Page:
Fiat (Fabbrica Italiana di Automobili Torino, or the Italian Car Factory of Turin) was founded on July 11, 1899, by Giovanni Agnelli, and quickly established itself in almost every automotive sector. Its specialty in small cars began in the 1930s, and continues today. The company has owned Ferrari and Lancia since 1969, Alfa Romeo since 1984, and Maserati since 1993.
FIAT BUILT ITS FIRST CAR, the 4 hp, in 1900, and in that year production averaged one car every two weeks. The impetus for growth came in 1903, however, when the company joined the Italian stock market and began manufacturing commercial vehicles. These found a ready market. By 1906, Fiat’s car range encompassed models extending from a modest 8 hp to a powerful 130 hp. Before long, its output was to include trams and marine engines.
Well before the outbreak of World War I (for which it produced aero engines and 20,000 lorries) Fiat was chasing the middle-class buyer with its affordable Zero model. In 1916, the company began construction of its enormous Lingotto plant outside Turin. With its rooftop test track (made internationally famous in the 1969 film The Italian Job), the Lingotto plant was the source of the big-selling 501 economy model, which was introduced in 1919.
In the 1920s Fiat launched the 519 luxury car, and broke new technical ground by pioneering mass-produced, aluminum cylinder heads. Starting in 1927, the company began switching all of its cars from right- to left-hand steering, and in 1929 the 514 became Fiat’s mainstream model.
Following on from many cars launched during the early 1930s, including the 508 Balila family car and the aerodynamic 1500 sedan, Fiat introduced its baby 500 Topolino in 1936. It was designed by Dr. Dante Giacosa and had a tiny, four-cylinder engine at the front. Its playful character earned it the nickname “Mickey Mouse.”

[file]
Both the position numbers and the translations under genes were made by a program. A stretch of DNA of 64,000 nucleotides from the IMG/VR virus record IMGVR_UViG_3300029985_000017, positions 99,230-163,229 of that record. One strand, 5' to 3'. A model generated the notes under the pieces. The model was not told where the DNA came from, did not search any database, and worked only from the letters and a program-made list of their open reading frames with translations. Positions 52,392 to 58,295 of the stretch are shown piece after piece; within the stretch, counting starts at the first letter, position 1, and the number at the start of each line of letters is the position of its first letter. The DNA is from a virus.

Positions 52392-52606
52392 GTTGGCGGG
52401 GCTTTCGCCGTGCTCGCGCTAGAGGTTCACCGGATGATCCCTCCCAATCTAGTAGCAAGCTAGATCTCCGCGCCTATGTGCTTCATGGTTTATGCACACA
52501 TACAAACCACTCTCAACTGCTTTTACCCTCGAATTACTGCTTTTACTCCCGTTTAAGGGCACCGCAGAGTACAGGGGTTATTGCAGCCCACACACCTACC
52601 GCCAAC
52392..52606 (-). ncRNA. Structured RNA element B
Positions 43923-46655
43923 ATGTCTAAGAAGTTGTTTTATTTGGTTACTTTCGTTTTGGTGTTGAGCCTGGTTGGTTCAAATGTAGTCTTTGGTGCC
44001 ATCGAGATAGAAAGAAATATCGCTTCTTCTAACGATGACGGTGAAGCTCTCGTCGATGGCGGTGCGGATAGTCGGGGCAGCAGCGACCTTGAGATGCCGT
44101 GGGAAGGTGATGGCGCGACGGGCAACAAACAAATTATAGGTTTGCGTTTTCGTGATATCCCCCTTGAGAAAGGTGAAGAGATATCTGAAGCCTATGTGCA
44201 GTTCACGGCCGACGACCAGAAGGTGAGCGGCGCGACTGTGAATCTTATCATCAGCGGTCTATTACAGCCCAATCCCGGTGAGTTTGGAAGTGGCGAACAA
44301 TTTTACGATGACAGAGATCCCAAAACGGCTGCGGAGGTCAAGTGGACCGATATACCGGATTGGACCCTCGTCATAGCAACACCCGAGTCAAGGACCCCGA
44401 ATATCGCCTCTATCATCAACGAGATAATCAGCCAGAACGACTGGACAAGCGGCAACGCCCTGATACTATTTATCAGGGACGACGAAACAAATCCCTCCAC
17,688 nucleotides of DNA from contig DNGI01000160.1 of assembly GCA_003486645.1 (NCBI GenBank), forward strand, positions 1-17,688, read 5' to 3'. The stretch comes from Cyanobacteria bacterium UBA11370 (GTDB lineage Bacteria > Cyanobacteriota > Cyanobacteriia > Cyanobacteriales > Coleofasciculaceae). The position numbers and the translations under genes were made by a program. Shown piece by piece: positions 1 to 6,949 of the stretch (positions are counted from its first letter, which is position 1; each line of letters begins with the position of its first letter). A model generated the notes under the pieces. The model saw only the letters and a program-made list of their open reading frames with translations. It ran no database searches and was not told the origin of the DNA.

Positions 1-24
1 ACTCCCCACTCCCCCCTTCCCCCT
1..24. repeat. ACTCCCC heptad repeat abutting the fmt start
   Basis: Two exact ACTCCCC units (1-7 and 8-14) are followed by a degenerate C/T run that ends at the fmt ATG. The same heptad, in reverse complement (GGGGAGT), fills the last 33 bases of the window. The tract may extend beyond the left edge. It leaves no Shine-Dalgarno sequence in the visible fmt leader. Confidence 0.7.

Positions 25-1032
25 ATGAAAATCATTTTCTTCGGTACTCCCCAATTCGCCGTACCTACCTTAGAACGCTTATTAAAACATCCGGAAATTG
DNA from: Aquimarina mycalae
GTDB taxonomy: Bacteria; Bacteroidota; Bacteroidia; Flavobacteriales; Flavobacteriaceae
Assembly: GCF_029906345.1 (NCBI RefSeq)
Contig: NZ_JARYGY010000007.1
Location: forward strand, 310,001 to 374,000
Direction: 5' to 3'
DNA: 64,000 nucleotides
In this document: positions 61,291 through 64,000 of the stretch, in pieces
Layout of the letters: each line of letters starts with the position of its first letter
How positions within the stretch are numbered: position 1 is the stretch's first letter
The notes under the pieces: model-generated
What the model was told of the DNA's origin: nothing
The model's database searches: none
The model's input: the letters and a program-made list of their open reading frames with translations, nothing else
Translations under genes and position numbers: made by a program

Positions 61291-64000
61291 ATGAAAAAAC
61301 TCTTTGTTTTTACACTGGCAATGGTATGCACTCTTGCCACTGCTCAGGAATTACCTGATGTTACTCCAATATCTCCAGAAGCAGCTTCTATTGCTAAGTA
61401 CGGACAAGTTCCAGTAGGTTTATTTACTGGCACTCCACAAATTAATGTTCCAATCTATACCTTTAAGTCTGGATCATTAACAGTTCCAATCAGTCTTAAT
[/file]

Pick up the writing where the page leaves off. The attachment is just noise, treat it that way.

With two large factories at Lingotto and the newly built Mirafiori assembly site, Fiat was swiftly able to rebound after World War II, with a revised 500, the 1100, and 1500. With the debut in 1953 of the new, overhead-camshaft engine in the accomplished 1100 sedan, everyday Fiats gained a reputation for responsiveness (it also briefly made a super-sports car, the 8V of 1952).
Such responsiveness was less notable in the ponderous 1400, Italy’s first diesel-powered passenger car. Nonetheless it formed the basis of the Seat 1400, built under license in Spain by automaker SEAT (Sociedad Española de Automóviles de Turismo), helping Spain join the list of major automaking nations.
In 1955, once the Italian government had committed to a major road-building program, Fiat launched the 600 economy car, with its engine at the back. It was followed in 1957 by the immortal Nuova 500 city car, which also had its engine-an air-cooled twin-mounted in the rear. These vehicles would prove hugely popular throughout the 1960s, raising annual output from 425,000 to 1.7 million cars. Many small Italian sporting marques, especially Abarth, relied on Fiat for hardware, and this boosted the zesty reputation of Fiat’s cars still further.
The 1966 Fiat 124 sedan was a popular model and sold strongly. It formed the basis of the first VAZ/Lada in Russia, while in 1968 the 128 was the company’s first front-wheeldrive model; the spin-off 127 was among the first hatchback “superminis.” All three garnered European Car Of The Year awards. Meanwhile, the Fiat Dino sports cars used Ferrari engines, and the Fiat 130 was a new, large executive sedan and coupe. In 1976, Fiat opened a major new research center, and in 1978 introduced robotized manufacture to build the Ruitmo/Strada, which was intended as a rival for the Volkswagen Golf. As ever, though, it was in small cars that Fiat excelled. The box-shaped.
Panda of 1980 was followed by the ’83 Uno-a superlative family hatchback with global sales that exceeded 8 million. The car was later succeeded by the Cinquecento and Punto, while Fiat introduced the first direct-injection diesel engines (1987), first common rail diesel (1997), and first automated manual transmission (1999).
After almost 50 years at Fiat’s helm, Giovanni Agnelli died in 2003, his brother Umberto a year later. Then, in 2009, by signing a strategic alliance, Fiat became an unlikely savior of the American automaker Chrysler. The two companies had both withstood rollercoaster fortunes, but their futures were fused together in 2014 when Fiat-Chrysler Automobiles was formed, with the Agnelli family owning almost one-third of the merged automaking giant, the world’s seventh largest.